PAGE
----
Clinical and cost-effectiveness of nurse-delivered sleep restriction therapy for insomnia in primary care (HABIT): a pragmatic, superiority, open-label, randomised controlled trial

Kyle, Simon D, Siriwardena, A. Niroshan, Espie, Colin A , Yang, Yaling, Petrou, Stavros, Ogburn, Emma, Begum, Nargis, Maurer, Leonie F, Robinson, Barbara, Gardner, Caroline, Lee, Victoria, Armstrong, Stephanie, Pattinson, Julie, Mort, Sam, Temple, Eleanor, Harris, Victoria, Yu, Ly-Mee, Bower, Peter and Aveyard, Paul (2023) Clinical and cost-effectiveness of nurse-delivered sleep restriction therapy for insomnia in primary care (HABIT): a pragmatic, superiority, open-label, randomised controlled trial. The Lancet, 402 (10406). ISSN 0140-6736

Full content URL: https://doi.org/10.1016/S0140-6736%2823%2900683-9

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Clinical and cost-effectiveness of nurse-delivered sleep restriction therapy for insomnia in primary care (HABIT): a pragmatic, superiority, open-label, randomised controlled trial
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Abstract

Background
Insomnia is prevalent and distressing but access to the first-line treatment, cognitive behavioural therapy (CBT), is extremely limited. We aimed to assess the clinical and cost-effectiveness of sleep restriction therapy, a key component of CBT, which has the potential to be widely implemented.

Methods
We did a pragmatic, superiority, open-label, randomised controlled trial of sleep restriction therapy versus sleep hygiene. Adults with insomnia disorder were recruited from 35 general practices across England and randomly assigned (1:1) using a web-based randomisation programme to either four sessions of nurse-delivered sleep restriction therapy plus a sleep hygiene booklet or a sleep hygiene booklet only. There was no restriction on usual care for either group. Outcomes were assessed at 3 months, 6 months, and 12 months. The primary endpoint was self-reported insomnia severity at 6 months measured with the insomnia severity index (ISI). The primary analysis included participants according to their allocated group and who contributed at least one outcome measurement. Cost-effectiveness was evaluated from the UK National Health Service and personal social services perspective and expressed in terms of incremental cost per quality-adjusted life year (QALY) gained. The trial was prospectively registered (ISRCTN42499563).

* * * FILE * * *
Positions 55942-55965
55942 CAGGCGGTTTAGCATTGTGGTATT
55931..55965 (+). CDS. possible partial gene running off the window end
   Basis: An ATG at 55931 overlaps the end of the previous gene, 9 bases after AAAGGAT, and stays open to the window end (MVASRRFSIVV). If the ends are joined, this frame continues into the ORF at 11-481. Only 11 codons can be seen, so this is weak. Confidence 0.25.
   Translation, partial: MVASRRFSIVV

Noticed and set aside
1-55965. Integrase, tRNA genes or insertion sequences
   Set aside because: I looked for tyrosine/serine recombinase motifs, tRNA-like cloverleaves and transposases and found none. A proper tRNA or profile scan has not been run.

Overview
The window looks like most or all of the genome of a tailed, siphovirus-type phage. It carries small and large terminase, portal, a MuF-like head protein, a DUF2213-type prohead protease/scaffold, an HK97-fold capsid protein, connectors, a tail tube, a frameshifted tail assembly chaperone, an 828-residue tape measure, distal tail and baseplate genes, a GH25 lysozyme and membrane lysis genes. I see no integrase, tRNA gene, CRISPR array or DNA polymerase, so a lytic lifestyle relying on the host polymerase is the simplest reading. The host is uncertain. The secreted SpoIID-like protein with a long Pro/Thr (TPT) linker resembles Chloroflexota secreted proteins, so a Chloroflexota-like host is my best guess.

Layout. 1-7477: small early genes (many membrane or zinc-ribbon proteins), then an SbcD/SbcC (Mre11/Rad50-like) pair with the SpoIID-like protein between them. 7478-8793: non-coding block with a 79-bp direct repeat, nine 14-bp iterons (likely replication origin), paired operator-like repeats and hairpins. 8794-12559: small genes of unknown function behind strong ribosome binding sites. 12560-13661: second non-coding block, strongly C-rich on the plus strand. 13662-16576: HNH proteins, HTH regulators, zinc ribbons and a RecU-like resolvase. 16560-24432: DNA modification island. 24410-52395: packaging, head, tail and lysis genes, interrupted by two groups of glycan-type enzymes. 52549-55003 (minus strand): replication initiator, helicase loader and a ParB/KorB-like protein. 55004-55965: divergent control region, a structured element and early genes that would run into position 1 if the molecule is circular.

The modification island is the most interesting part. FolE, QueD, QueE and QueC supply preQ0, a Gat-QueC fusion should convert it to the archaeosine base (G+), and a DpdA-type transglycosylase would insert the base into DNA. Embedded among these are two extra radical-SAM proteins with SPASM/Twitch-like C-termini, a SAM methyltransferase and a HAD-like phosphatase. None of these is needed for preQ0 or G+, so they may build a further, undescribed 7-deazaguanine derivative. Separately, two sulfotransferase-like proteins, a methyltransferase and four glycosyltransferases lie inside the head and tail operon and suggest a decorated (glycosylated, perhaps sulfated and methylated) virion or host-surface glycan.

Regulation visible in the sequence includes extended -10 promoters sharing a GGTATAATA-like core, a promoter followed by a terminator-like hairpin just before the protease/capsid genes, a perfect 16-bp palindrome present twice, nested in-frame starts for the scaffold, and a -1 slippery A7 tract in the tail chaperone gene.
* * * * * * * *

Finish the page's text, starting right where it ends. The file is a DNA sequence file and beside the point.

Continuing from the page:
Findings
Between Aug 29, 2018, and March 23, 2020 we randomly assigned 642 participants to sleep restriction therapy (n=321) or sleep hygiene (n=321). Mean age was 55·4 years (range 19–88), with 489 (76·2%) participants being female and 153 (23·8%) being male. 580 (90·3%) participants provided data for at least one outcome measurement. At 6 months, mean ISI score was 10·9 (SD 5·5) for sleep restriction therapy and 13·9 (5·2) for sleep hygiene (adjusted mean difference –3·05, 95% CI –3·83 to –2·28; p<0·0001; Cohen's d –0·74), indicating that participants in the sleep restriction therapy group reported lower insomnia severity than the sleep hygiene group. The incremental cost per QALY gained was £2076, giving a 95·3% probability that treatment was cost-effective at a cost-effectiveness threshold of £20 000. Eight participants in each group had serious adverse events, none of which were judged to be related to intervention.

Interpretation
Brief nurse-delivered sleep restriction therapy in primary care reduces insomnia symptoms, is likely to be cost-effective, and has the potential to be widely implemented as a first-line treatment for insomnia disorder.

Funding
The National Institute for Health and Care Research Health Technology Assessment Programme.

Keywords:insomnia, cognitive-behavioural therapy (CBT), nurse-delivered, sleep restriction therapy, sleep hygiene, cost-utility analysis, depressive symptoms, mental health-related quality of life, sleep-related quality of life, work productivity
Subjects:B Subjects allied to Medicine > B714 Practice Nursing
A Medicine and Dentistry > A300 Clinical Medicine
Divisions:COLLEGE OF HEALTH AND SCIENCE > School of Health & Social Care
ID Code:55745
Deposited On:14 Aug 2023 09:59

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